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The matrix norm for an n-by-n matrix A is defined as |A|=max(|Ax|) where x ranges over all vectors with |x|=1, and the norm on the vectors in R^n is the usual Euclidean one. This is also called the induced (matrix) norm, the operator norm, or the spectral norm. The unit ball of matrices under this norm can be considered as a subset of R^(n^2). What is the Euclidean volume of this set? I'd be interested in the answer even in just the 2-by-2 case.

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  • $\begingroup$ I've posted a problem mathoverflow.net/questions/310498/… , which appears to be an interesting extension of the question posed by Samuel. Now, the $2 \times 2$ matrices are parameterized by a variable $\varepsilon \in [0,1]$, with the case $\varepsilon =1$ corresponding to the question having been asked above. The problem has been formally solved (by Lovas and Andai) when the entries of the matrices are in $\mathbb{R}$, and apparent solutions (but not yet proofs) for $\mathbb{C}$ and $\mathbb{H}$ given. $\endgroup$ – Paul B. Slater Sep 16 '18 at 21:13
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Building on the nice answer of Guillaume: The integral

$$ \int_{[-1,1]^n} \prod\_{i < j} |x_i^2 - x_j^2 | dx_1\dots dx_n $$

has the closed-form evaluation

$$ 4^n \prod_{k \leq n} \binom{2k}{k}^{-1}.$$

This basically follows from the evaluation of the Selberg beta integral Sn(1/2,1,1/2).

Combined with modding out by a typo, we now arrive at the following product formula for the volume of the unit ball of nxn matrices in the matrix norm:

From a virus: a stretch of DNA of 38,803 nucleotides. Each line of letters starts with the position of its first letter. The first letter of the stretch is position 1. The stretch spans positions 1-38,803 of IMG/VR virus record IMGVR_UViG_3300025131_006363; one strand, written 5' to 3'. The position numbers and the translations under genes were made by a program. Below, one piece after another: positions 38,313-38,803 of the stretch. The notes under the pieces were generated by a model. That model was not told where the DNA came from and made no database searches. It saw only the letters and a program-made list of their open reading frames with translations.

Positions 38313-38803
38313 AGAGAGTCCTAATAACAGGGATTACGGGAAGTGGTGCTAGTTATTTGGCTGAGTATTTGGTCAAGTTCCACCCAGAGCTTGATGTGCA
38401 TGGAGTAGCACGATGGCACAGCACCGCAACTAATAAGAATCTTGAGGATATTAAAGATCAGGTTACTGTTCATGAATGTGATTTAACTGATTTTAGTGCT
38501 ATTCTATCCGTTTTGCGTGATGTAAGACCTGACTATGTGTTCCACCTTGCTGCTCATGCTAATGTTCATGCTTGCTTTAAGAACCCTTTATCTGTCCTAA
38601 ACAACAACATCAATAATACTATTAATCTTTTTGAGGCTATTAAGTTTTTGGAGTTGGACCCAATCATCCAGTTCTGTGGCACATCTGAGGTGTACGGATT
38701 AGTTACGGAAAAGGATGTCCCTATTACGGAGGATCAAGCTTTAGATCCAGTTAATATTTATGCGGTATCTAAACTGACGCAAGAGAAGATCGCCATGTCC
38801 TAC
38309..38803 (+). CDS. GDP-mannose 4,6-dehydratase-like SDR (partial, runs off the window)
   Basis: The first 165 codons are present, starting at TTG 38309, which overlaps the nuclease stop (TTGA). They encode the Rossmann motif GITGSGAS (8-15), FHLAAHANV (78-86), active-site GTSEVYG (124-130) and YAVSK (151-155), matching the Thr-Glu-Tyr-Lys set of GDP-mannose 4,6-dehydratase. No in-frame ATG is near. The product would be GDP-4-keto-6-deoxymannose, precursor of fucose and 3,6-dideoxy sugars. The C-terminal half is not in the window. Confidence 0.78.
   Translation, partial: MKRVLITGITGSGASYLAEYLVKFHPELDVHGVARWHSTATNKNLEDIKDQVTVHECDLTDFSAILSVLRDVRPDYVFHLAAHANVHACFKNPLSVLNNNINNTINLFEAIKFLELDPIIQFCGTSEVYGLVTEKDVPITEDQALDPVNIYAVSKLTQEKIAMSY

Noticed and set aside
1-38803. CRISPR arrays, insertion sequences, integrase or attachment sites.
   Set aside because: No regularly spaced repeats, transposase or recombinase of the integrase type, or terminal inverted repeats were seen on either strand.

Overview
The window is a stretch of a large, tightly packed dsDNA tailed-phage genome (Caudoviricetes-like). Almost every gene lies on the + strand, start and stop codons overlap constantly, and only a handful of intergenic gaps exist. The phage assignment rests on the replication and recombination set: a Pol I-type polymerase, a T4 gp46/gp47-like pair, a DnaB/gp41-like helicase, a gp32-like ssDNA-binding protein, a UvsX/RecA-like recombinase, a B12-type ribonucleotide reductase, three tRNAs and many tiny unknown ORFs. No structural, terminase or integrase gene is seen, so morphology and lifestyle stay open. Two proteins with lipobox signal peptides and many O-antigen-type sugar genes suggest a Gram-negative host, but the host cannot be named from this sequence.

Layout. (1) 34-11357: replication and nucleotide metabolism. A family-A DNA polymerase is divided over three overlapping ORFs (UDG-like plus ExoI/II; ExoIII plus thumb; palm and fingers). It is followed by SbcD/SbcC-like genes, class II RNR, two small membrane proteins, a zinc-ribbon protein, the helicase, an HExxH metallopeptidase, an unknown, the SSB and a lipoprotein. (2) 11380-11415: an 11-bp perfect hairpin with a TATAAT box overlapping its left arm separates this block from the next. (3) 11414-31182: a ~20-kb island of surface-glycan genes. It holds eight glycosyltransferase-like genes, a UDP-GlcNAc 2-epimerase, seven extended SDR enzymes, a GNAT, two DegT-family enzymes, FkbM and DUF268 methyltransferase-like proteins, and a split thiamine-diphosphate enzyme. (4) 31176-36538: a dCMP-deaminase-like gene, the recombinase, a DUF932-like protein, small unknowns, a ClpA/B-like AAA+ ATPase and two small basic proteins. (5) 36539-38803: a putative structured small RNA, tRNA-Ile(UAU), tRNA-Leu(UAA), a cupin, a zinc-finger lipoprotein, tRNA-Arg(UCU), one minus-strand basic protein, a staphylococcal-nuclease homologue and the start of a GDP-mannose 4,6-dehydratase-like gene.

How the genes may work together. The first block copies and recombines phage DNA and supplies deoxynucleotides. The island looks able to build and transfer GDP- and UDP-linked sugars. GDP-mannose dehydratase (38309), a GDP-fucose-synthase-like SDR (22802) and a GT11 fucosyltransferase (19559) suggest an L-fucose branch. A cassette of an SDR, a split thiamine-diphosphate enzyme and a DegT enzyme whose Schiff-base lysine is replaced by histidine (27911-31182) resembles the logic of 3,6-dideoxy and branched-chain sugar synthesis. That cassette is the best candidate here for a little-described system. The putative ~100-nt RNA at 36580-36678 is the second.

$$ n! \prod_{k\leq n} \frac{ \pi^k }{ ((k/2)! \binom{2k}{k})} .$$

In particular, we have:

  • 2/3 π2 for n=2
  • 8/45 π4 for n=3
  • 4/1575 π8 for n=4
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  • $\begingroup$ "modding out by a typo" is very charming! $\endgroup$ – paul garrett Jul 24 '17 at 23:28
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The volume of the unit ball for the spectral norm in nxn real matrices is given by the formula

$$ c_n \int\limits_{[-1,1]^n} \prod_{i < j} |x_i^2-x_j^2| dx_1\dots dx_n $$

where $c_n = n! 4^{-n} \prod_{k=1}^n v_k^2$

and $v_k=\pi^{k/2}/\Gamma(1+k/2)$ is the volume of the unit ball in R^n.

A much more general formula for calculating all kind of similar quantities appears e.g. here (Lemma 1). The proof is by applying the SVD decomposition as a change of variables.

The first values are

  • 2/3 π2 for 2x2 matrices
  • 8/45 π4 for 3x3 matrices
  • 4/1575 π8 for 4x4 matrices ...

There might be a closed formula for the integral above. Edit : such a formula appears in Armin's post below !!

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  • $\begingroup$ When using your formula I get 1/3 Pi^2 for 2x2 matrices and the values for n=3,4 are different from the ones you give as well. Is there a small typo somewhere (or am I just messing up the calculation)? $\endgroup$ – Armin Straub Oct 22 '09 at 20:20
  • $\begingroup$ I doubled-checked and the general formula seems corrects (anyway you can derive it from the paper I quoted). But you are right, there was a typo for n=4 (now corrected). By the way, you should find c_2=pi^2/4 ; c_3=pi^4/9 ; c_4=pi^8/144. $\endgroup$ – Guillaume Aubrun Oct 23 '09 at 21:47